Going back before Capitalism for a moment and over-simplifying no doubt. The Feudal system in Western Europe grew out of the collapse of the Western Roman Empire and the rise of local military chiefs who were prepared to offer defense and security in chaotic times to peasants in return for effectively owning the peasants and their land and letting the peasants have some of their food output. The peasants also had to provide soldiers for feudal armies when needed. Voluntary servitude or even slavery is often a response to anarchy. What undid this deal in the Middle Ages was the Bubonic Plague that dramatically shifted the balance of power between serfs and feudal lords, when the former became scarcer, when half the population died. The whole of modern life and the modern economy rose out of that accident, that radical re-balancing towards the peasant masses and then to the rise of urban civilizations that now contain more than half the world’s population.
But I think this Feudalism throws some interesting light on our present situation. We are moving perhaps to a time in say 30-40 years maybe sooner, when much of the work in our society will be done by automated robots which currently do a lot of manual labor for us, but are increasingly taking over white collar thinking jobs too. At some stage, many of us will become redundant; our mental and physical labor will no longer be needed as robots will do the work.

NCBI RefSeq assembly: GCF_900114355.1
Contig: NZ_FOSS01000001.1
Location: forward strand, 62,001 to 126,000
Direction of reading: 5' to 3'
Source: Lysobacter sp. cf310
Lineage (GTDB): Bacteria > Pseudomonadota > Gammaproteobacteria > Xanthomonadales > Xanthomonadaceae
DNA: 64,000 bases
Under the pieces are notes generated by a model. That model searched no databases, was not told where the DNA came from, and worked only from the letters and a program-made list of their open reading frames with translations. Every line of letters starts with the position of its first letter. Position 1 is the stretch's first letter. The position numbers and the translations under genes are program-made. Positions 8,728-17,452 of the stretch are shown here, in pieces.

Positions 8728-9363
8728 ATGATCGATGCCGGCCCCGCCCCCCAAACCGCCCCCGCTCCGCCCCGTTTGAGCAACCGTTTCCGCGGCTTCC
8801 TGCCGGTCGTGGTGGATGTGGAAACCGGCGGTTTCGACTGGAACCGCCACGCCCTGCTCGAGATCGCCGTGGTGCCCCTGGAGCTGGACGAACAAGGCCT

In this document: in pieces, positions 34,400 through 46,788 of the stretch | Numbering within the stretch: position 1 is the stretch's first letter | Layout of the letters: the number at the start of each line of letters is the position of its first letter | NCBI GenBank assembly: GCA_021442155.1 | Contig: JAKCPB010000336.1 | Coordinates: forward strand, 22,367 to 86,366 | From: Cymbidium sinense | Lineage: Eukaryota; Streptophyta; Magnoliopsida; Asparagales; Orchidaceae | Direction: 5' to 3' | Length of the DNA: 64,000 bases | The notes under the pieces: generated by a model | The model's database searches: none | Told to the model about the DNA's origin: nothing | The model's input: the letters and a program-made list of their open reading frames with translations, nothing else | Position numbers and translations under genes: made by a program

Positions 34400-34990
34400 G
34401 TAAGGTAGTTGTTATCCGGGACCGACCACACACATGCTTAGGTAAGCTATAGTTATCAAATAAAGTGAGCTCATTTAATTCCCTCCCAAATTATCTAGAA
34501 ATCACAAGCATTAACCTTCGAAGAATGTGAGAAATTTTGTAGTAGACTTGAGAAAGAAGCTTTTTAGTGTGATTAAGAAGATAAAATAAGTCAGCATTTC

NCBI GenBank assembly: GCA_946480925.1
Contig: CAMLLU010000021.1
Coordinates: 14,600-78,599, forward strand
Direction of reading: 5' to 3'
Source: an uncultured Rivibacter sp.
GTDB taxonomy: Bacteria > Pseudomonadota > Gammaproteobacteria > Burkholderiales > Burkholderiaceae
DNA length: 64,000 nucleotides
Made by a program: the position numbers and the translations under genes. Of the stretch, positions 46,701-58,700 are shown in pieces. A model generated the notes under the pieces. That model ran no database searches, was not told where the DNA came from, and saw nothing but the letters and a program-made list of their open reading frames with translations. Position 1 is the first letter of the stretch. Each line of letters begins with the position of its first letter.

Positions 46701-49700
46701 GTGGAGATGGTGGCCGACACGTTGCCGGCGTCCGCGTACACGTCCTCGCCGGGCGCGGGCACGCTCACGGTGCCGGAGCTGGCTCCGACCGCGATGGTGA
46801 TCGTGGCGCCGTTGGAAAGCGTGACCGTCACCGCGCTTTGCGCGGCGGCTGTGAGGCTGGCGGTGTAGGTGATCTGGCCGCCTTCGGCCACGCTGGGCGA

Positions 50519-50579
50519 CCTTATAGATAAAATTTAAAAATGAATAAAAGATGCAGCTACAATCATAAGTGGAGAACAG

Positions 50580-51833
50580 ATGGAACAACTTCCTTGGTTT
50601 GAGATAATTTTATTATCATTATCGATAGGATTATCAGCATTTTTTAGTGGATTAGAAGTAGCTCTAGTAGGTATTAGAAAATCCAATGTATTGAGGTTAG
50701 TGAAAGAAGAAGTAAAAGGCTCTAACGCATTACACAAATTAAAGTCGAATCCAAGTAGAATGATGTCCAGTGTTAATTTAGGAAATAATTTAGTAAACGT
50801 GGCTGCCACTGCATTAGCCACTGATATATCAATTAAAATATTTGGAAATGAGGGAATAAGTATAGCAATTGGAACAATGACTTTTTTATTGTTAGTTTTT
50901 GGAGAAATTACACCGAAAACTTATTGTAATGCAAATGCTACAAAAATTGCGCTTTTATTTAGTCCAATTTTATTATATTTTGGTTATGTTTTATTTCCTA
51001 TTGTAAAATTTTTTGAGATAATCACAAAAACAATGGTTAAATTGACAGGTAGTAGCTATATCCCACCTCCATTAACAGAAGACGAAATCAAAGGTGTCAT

Who will then own the output of the robots? The robot’s owners presumably? A new fairly small class of Techno-feudalists who really won’t need most of us. The major shareholders in the businesses that own and control the robots. Though it is not clear who will buy the output of said robots? The new Techno-feudalists won’t even need many personal servants as on current trends of concentration of wealth, there won’t be many of them. Not even 1% of the population; more likely 0.1% or so. And they will just wish the rest of us would go away and make the planet less crowded, less polluted.
So I am raising here a future source of conflict and ask the question: are we the majority of the human race likely to accept our collective redundancy? Are we likely to take increasing inequality lying down? Are we collectively going to “go gentle into that good night”? And if not what conflict methods will we use, with what insights? We rightly in my view don’t have a lot of faith in Marxist solutions. They don’t seem to work, but then we haven’t yet fully experienced the alternative that seems to be emerging: Techno-feudalism: an economy that produces in the interests of the few, is owned by the few and has crumbs only for the many. Yet is riddled with contradictions given the question who is the customer for the robots’ output?
Does anyone have an alternative scenario? I am not a technological determinist. I assume their are multiple possible scenarios for the future, including using technology to radically de-centralize our economy and spread productive capacity not concentrate it. A small business utopia perhaps? I would however be interested to hear your thoughts. I am not wedded to this one and will probably not live long enough to see it play out. Many of my readers may not be so fortunate and find they are subject to the ancient Chinese curse: “May you live in interesting times”.
Karl would be interested to hear your thoughts too: and forgive him: he didn’t have spell check in his day and his cartoonist couldn’t spell: